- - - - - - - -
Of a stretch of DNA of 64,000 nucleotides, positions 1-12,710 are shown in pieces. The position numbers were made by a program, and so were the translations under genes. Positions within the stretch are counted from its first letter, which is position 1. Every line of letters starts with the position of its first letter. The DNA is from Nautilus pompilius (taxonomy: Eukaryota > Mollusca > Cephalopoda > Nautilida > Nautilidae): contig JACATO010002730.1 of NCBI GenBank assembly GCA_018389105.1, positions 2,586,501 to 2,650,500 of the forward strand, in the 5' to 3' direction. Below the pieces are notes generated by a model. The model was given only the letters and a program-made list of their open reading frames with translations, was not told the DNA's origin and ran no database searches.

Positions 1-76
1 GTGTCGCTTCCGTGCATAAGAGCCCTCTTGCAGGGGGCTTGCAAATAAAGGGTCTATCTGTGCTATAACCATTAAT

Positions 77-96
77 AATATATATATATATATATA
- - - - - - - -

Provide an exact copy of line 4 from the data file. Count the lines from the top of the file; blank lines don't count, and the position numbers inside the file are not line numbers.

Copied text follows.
Positions 77-96